Listen to this article:
Whenever the Union government has come to be ruled by political parties with overwhelming majority, the allegation of distorting federal values has come against the authority in power at the Centre. Similar criticism against the present regime is no exception.
The increasing importance of Central forces in conducting elections, engaging central investigating agencies for probes in states ruled by opposition political outfits and increasing centralisation of economic power are cited as examples that have eroded the powers of states.
As the economy grows, inter-state mobility of people increases and that facilitates central bodies to be more visible.
A family shifting from a state of southern India to the east, would rather prefer children to get admitted to a school under a central board and learn Hindi instead of learning the local language in a state board school. This has made central board schools more visible in urban areas of non-Hindi speaking states in the last three decades. Such changes are inevitable and we have to bear with them so long as such tendencies do not interfere with the social fabric of the states in general.
The space of higher professional education is being increasingly occupied by centrally run institutes in the last two decades or so and universities set up by states are getting gradually marginalised because of paucity of funds. In fact, most of the states today are in perennial financial crisis. The GST Council, which imposes taxes to mobilise its own resources, has come in place of the privileges that the states had enjoyed earlier.
No matter who rules, the Union government in recent decades have been found to be more enthusiastic in spending on centrally sponsored schemes, the schemes designed by the government of India on subjects falling under the legislative competence of the states. The 14th Finance Commission observed that central spending on state subjects increased from 14% in 2005 to 20% in 2014.
Often grants under these schemes are provided on the condition that states also share a portion of the total expenses. The Union government feels that if funds are transferred to the states straightway, without well laid guidelines in the form of a scheme, the states may not spend them on projects as per national priorities.
This lack of trust by the Union is understandable when the union and states are ruled by opposing political entities. On the other hand, the states consider such attempts by the Union as infringement of their rights and allege that such schemes are often designed by the Union keeping in mind their political considerations.
Centrally-sponsored schemes are sources of continuous conflict between Union and states and the issues need to be resolved amicably in the interest of healthy federalism.
It is high time a high-powered commission is set up for the purpose, similar to the Sarkaria Commission (1983), to decide on the detailed modalities of centrally-sponsored schemes, outside the purview of the Finance Commission.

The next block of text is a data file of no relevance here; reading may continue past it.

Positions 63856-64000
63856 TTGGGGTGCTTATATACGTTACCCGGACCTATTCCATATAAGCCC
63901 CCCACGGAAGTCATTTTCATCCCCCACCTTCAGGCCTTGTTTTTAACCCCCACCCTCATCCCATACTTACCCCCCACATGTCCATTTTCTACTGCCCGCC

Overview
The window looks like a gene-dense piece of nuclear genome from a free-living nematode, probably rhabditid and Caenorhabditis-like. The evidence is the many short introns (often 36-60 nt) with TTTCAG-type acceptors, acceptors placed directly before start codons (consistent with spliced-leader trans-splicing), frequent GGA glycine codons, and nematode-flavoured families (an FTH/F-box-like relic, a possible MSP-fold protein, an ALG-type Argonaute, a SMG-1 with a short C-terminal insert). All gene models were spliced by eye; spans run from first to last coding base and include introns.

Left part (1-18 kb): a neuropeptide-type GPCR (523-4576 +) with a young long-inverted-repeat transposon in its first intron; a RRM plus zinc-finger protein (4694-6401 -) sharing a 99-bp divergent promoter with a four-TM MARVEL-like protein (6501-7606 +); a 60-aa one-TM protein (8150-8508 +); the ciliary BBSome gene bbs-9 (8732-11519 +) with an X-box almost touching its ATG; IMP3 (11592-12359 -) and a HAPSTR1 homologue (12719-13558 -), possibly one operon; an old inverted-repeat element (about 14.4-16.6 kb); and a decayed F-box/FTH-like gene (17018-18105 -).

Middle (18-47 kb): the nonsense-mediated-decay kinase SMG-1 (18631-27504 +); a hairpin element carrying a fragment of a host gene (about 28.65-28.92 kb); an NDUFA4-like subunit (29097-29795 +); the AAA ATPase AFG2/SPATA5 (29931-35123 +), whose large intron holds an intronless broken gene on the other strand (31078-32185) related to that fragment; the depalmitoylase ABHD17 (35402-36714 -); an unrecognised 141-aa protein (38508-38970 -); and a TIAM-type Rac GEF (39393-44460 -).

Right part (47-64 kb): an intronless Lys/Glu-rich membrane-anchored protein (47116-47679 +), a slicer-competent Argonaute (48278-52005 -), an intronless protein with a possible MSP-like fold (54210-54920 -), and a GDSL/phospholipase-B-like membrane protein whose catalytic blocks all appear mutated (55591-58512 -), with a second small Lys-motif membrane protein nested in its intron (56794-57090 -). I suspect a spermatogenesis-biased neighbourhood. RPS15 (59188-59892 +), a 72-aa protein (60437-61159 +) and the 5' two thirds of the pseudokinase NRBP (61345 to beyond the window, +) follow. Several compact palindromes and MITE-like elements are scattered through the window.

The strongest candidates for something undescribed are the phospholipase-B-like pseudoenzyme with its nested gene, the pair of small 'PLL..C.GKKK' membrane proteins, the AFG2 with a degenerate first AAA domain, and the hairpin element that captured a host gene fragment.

However, most disturbing is the fact of politicisation of the police force in the states. No better is the central investigating agencies. Two decades ago, opposition political outfits of the states demanded probes by central agencies in every contentious issue and the courts also endorsed many such demands in appreciation of the apprehension that local police might not be in a position to carry out the job with fairness.
Today, opposition parties in the states demand probes by central agencies even on trivial issues and the party in power in the state interprets such demands as one that infringes upon the constitutional rights of the states. When both sides move court, it becomes difficult for the courts of law to decide. Is there any end to this impasse?
Unless the highest political authorities in the states as well as those in the Union rise above narrow political considerations, the present crisis will never have a solution. If the investigating agencies are converted to statutory bodies and statutory bodies are made constitutional bodies there is not going to be much difference unless the executive heads of the governments are firm in ensuring neutrality of the forces.
Recent killings in Nagaland may be an eye opener to us. Six poor labourers in Mon District, while coming back home from a local mine at the end of the day, was fired to death by the Armed Forces. May be the forces had over-reacted based on wrong intelligence input. Media reports say that immediately after the incident, there were attempts to change the clothes of the dead innocent labourers. When the villagers came out, further firing killed seven more. Though the incident has been condemned by the highest level of the Union, it has hurt the sentiments of people in the northeast to such an extent that most of the chief ministers there are now asking for suspension of Armed Forces Special Power Act (AFSPA).
Unfortunate incidents happen but how the state responds to such events is most important. Though the Union government has assured a fair probe of the incident, such ghastly acts fail to erode scars from our minds.
More dominance of central bodies in the day-to-day lives of people in the country has been interpreted by many as indicative of ‘One India’ emerging strong and powerful. This narrative, however, should never undermine the spirit of India that our constitution had perceived: “India that is Bharat shall be a Union of States”.
Gautam Bhattacharya is a former civil servant who at the time of superannuation was in the grade of additional secretary to the Government of India. He was the Chief Vigilance Officer of a pan-India governmental body and held charges of CVO in leading PSUs.